To Change A Dance

People often get stuck in an unhealthy relationship dance. The dance may take many forms. Regardless of the form it takes, each partner plays a specific role. Some couples dance the “I chase while you hide” dance. Other couples dance the “I’ll do all the work and complain while you just sit around” dance. In both cases, they sing a rousing rendition of “Blame in Counterpoint.” Each partner blames the other for the mess they are in. You’ve at least heard some of the lines from the chorus: “Nag, nag nag—you never leave me alone.” “He never wants to talk.” “You’re so lazy and you don’t care about me at all.” “It doesn’t matter what I do, you are never satisfied.”

There is only one way to stop the music and change the dance. I know it may sound simplistic—even cliché, but…. At least one person in the couple has to quit the old dance and start a new one. That may sound too simple, but it’s true. It may not sound fair, but such an act of grace can lead to change. If you choose to take this grace challenge and change the dance, your partner will do everything they can to maintain the old step. They will sing the “Blame in Counterpoint” even louder. They will step heavier and try to force you back into the movement of the old dance step. With everything in you, you must resist and continue the new step until they change, too. You have to show the grace to continue the new “Dance of Love” until they get in step.

How can you begin the new dance step? Here are some ideas to consider.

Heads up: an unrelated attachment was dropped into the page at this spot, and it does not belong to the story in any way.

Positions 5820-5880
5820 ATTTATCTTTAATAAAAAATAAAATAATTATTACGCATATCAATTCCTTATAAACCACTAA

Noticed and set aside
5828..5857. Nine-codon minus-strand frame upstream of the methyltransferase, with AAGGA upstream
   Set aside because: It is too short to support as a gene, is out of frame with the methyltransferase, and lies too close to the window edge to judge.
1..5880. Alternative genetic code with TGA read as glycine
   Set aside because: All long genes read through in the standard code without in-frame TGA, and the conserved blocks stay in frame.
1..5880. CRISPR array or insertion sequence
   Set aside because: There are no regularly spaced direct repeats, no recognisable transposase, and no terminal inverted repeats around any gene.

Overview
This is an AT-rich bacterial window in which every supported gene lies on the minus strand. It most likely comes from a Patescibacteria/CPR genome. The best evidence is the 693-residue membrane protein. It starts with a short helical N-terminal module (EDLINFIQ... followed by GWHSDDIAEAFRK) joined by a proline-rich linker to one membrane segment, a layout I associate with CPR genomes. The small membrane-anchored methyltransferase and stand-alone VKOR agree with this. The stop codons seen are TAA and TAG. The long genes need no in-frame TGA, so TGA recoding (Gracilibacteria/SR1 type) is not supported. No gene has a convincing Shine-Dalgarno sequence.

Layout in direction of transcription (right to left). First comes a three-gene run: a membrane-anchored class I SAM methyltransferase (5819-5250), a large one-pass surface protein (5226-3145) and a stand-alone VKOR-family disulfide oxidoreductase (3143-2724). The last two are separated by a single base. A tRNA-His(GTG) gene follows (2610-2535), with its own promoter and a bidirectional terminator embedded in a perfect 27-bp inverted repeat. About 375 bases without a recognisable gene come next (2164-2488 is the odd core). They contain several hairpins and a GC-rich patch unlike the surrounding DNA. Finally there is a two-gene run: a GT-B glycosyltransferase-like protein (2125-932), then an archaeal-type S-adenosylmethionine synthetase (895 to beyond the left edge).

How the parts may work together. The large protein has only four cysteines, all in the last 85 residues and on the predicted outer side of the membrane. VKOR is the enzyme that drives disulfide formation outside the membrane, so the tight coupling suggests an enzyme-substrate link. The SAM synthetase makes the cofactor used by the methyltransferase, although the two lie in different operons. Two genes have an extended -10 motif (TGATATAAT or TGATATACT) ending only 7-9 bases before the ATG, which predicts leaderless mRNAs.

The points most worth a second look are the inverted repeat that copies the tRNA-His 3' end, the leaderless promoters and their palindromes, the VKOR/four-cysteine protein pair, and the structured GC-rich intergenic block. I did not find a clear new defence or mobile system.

• Stop singing “Blame in counterpoint” and sing “The Prelude of Love” instead. “The Prelude” begins with telling your partner 1-2 things you love about them… everyday… even when you’re angry.
  • Carefully consider your part in the old dance. How do you respond to your partner? How do you provoke them? Are you the one who chases or the one who hides? The one who compulsively works or the one who sits around?  Once you can admit your part in the old dance, you can decide on a different response—a different dance step. When your partner starts the old dance, practice your new steps.
  • Find some healthy relationship dances to observe. Or, read a book about healthy relationships.  Learn from the healthy dances you see and read about. Take the time to clearly describe what you like in those healthy relationship dances. The better you can describe the kind of dance you want to have, the more likely you are to act accordingly.
  • Things may not change overnight. You might make mistakes. Don’t get discouraged. Simply recognize that it happened and start the healthy step again. Use those moments to reaffirm your love for one another by renewing your new, healthier dance.
  • Finally, sing new music. Three of my favorites are “A Harmony of Praise,” “Variations on Gratitude,” and “Encouragement in E flat Major.”  Sing the songs often. Sing them loudly… and enjoy the “Dance of Love.”

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